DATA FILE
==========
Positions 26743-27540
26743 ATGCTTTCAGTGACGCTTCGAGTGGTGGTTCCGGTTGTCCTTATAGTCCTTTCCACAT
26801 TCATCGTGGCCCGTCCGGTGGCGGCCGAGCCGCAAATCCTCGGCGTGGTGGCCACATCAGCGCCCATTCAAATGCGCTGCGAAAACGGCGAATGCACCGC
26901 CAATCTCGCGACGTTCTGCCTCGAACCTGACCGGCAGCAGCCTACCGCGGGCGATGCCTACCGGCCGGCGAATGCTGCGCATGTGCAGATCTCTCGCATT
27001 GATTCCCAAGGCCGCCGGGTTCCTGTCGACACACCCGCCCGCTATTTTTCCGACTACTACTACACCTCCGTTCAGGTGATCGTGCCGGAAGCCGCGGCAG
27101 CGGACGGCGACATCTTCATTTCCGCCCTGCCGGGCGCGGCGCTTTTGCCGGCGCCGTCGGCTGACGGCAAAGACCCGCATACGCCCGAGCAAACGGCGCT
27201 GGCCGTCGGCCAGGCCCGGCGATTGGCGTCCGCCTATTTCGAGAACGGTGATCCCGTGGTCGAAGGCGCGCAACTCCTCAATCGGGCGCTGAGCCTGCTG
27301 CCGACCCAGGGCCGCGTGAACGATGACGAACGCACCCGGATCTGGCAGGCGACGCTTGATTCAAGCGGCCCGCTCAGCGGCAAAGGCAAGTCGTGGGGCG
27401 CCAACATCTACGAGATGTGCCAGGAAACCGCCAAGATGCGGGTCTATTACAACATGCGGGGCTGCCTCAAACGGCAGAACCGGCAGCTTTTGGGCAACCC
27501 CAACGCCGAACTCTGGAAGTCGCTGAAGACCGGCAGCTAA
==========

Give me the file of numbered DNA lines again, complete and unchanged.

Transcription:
Positions 26743-27540
26743 ATGCTTTCAGTGACGCTTCGAGTGGTGGTTCCGGTTGTCCTTATAGTCCTTTCCACAT
26801 TCATCGTGGCCCGTCCGGTGGCGGCCGAGCCGCAAATCCTCGGCGTGGTGGCCACATCAGCGCCCATTCAAATGCGCTGCGAAAACGGCGAATGCACCGC
26901 CAATCTCGCGACGTTCTGCCTCGAACCTGACCGGCAGCAGCCTACCGCGGGCGATGCCTACCGGCCGGCGAATGCTGCGCATGTGCAGATCTCTCGCATT
27001 GATTCCCAAGGCCGCCGGGTTCCTGTCGACACACCCGCCCGCTATTTTTCCGACTACTACTACACCTCCGTTCAGGTGATCGTGCCGGAAGCCGCGGCAG
27101 CGGACGGCGACATCTTCATTTCCGCCCTGCCGGGCGCGGCGCTTTTGCCGGCGCCGTCGGCTGACGGCAAAGACCCGCATACGCCCGAGCAAACGGCGCT
27201 GGCCGTCGGCCAGGCCCGGCGATTGGCGTCCGCCTATTTCGAGAACGGTGATCCCGTGGTCGAAGGCGCGCAACTCCTCAATCGGGCGCTGAGCCTGCTG
27301 CCGACCCAGGGCCGCGTGAACGATGACGAACGCACCCGGATCTGGCAGGCGACGCTTGATTCAAGCGGCCCGCTCAGCGGCAAAGGCAAGTCGTGGGGCG
27401 CCAACATCTACGAGATGTGCCAGGAAACCGCCAAGATGCGGGTCTATTACAACATGCGGGGCTGCCTCAAACGGCAGAACCGGCAGCTTTTGGGCAACCC
27501 CAACGCCGAACTCTGGAAGTCGCTGAAGACCGGCAGCTAA